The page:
MOBILE phones are an integral part of modern telecommunications. The effect of mobile phone radiation on human health has always been a controversial subject. Now, neuroscientists from Bochum have for the first time explained the effects of high frequency electromagnetic fields (HEFs) derived from mobile phones.
They proved that extremely high-powered electromagnetic fields (EMFs) indeed influence learning processes on the synaptic level within the brain, independent from other factors like stress.
Scientists of the Department of Neuroanatomy and Molecular Brain Research (Professor Dr. med. Rolf Dermietzel) in cooperation with the Chair of
Electromagnetic Theory of the University of Wuppertal, performed the new study on rats.
For the experiment, rats were placed into differently powered non-thermal HEFs in the UMTS (Universal Mobile Communication System) operating range. Synaptic learning and memory formation were analysed by electrophysiological methods. Furthermore, all animals were tested for stress hormone release immediately following the HEF exposure.
Although there was daily training and effortless contact to the exposure environment, increases in blood derived stress hormone levels could be detected for all exposed groups. The stress clearly influences learning and memory formation on the synaptic level in the rat brain. High powered EMFs (SAR 10 W/kg) also have a significant effect on learning and memory formation. In contrast to this, weak EMFs (SAR 0 and 2 W/kg) lead to no detectable changes or impairments.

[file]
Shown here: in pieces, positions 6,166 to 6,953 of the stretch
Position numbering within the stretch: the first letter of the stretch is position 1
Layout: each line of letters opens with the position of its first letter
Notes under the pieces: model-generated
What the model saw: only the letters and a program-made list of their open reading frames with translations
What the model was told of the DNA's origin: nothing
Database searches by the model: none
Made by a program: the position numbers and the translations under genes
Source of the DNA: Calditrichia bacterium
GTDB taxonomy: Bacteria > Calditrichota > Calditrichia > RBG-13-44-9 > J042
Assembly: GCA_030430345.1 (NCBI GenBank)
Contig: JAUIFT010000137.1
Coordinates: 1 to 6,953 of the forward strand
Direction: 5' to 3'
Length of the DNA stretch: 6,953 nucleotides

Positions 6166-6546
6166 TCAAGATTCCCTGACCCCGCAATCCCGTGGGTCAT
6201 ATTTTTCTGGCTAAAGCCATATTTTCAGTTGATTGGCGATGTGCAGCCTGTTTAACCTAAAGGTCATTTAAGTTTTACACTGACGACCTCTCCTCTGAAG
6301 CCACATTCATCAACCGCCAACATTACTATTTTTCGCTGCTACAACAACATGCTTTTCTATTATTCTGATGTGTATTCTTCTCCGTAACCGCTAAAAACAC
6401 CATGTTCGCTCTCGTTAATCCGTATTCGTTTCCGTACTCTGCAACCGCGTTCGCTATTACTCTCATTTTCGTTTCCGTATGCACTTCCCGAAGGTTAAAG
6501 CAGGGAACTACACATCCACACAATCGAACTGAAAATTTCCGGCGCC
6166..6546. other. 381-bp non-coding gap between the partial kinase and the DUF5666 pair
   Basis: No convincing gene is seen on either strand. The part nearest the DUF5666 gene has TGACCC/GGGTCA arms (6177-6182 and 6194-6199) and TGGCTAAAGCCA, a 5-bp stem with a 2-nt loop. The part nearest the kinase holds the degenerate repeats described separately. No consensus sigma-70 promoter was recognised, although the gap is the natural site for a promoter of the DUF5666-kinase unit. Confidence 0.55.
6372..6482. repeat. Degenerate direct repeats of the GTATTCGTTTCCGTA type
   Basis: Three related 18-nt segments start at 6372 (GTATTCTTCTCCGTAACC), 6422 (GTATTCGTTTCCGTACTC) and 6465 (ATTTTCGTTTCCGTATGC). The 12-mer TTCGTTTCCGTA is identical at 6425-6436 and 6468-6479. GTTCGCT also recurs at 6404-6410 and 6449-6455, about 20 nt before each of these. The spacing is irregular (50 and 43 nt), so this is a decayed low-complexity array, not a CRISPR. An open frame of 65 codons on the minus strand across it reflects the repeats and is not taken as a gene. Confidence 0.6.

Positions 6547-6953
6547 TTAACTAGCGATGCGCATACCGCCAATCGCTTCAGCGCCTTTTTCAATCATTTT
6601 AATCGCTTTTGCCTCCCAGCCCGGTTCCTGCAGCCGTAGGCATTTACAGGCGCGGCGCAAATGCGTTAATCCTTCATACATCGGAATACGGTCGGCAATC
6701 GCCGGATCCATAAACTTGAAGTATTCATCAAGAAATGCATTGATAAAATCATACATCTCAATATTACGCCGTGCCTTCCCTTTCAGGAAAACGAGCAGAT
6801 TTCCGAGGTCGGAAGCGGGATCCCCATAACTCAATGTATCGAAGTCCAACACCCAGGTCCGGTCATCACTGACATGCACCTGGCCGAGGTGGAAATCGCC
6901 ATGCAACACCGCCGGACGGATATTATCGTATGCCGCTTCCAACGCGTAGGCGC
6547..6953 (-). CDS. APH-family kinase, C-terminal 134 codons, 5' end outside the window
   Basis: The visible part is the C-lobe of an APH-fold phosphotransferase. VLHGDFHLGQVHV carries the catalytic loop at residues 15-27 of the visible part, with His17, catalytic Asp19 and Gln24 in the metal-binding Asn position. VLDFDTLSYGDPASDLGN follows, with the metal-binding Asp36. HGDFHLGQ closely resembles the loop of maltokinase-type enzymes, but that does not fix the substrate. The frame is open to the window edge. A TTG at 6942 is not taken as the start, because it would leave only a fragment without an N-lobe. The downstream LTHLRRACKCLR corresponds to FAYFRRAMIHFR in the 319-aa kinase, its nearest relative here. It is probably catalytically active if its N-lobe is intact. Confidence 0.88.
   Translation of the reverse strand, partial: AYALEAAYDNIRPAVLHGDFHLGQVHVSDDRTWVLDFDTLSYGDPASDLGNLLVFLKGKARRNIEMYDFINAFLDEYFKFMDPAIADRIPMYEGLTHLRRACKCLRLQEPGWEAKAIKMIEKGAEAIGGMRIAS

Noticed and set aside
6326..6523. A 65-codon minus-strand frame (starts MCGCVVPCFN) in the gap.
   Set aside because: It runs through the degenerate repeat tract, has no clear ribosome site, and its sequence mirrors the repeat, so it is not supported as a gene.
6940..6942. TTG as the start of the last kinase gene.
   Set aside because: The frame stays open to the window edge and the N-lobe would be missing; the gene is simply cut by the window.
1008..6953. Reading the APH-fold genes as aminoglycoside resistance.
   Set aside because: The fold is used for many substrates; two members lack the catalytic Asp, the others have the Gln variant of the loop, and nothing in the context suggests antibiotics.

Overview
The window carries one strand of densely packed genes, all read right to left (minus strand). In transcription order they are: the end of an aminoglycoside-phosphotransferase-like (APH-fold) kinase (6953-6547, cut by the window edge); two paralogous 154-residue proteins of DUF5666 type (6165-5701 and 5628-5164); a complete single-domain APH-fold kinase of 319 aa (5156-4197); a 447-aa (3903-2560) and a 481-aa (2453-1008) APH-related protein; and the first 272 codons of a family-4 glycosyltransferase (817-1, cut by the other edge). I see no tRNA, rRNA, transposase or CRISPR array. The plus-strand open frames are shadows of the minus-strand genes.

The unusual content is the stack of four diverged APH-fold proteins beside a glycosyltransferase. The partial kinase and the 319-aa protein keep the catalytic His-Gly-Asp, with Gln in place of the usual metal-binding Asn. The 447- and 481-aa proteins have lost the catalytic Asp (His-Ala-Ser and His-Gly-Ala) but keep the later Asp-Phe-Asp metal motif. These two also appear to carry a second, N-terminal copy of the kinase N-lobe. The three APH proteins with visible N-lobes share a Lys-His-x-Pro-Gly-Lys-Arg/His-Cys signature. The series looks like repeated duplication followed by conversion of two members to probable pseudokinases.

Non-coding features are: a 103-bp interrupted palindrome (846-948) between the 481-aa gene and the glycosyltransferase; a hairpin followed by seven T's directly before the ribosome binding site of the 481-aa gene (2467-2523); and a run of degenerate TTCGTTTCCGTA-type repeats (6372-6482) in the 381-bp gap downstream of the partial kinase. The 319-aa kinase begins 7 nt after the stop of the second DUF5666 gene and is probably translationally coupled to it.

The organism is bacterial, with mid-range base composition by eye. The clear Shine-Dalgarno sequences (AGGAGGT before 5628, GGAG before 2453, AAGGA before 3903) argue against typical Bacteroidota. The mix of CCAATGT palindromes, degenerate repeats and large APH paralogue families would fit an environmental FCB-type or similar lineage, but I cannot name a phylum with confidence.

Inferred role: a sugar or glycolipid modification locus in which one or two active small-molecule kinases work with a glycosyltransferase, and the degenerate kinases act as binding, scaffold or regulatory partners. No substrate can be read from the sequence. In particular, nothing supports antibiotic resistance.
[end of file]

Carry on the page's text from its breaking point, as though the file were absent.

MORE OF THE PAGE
“These results cannot directly be transferred to humans”, explained Dr. Nora Prochnow (Medical Faculty of the RUB).
“But in the animal model, it can be demonstrated that neuronal mechanisms of synaptic learning can serve as a target for high powered EMFs,” added Prochnow.
However, there is no need for serious concerns: humans are not exposed to this type of high powered EMFs during dailymobile phone use
Meanwhile the World Health Organization (WHO) has released a study that labels cell phone radiation as a possible carcinogen, a classification that puts it in the same category as lead, gas exhaust, and chloroform. The study was conducted by the organization’s International Agency for Research of Cancer (IARC), which included 31 scientists from 14 countries. This disclosure is based on research that has shown an increased risk for glioma, a malignant type of brain cancer, associated with wireless phone use.
In an excerpt from the WHO/IARC press release, Dr Jonathan Samet (University of Southern California, USA), overall Chairman of the IARC Working Group, indicated that “the evidence, while still accumulating, is strong enough to support a conclusion and the 2B classification. The conclusion means that there could be some risk, and therefore we need to keep a close watch for a link between cell phones and cancer risk.”
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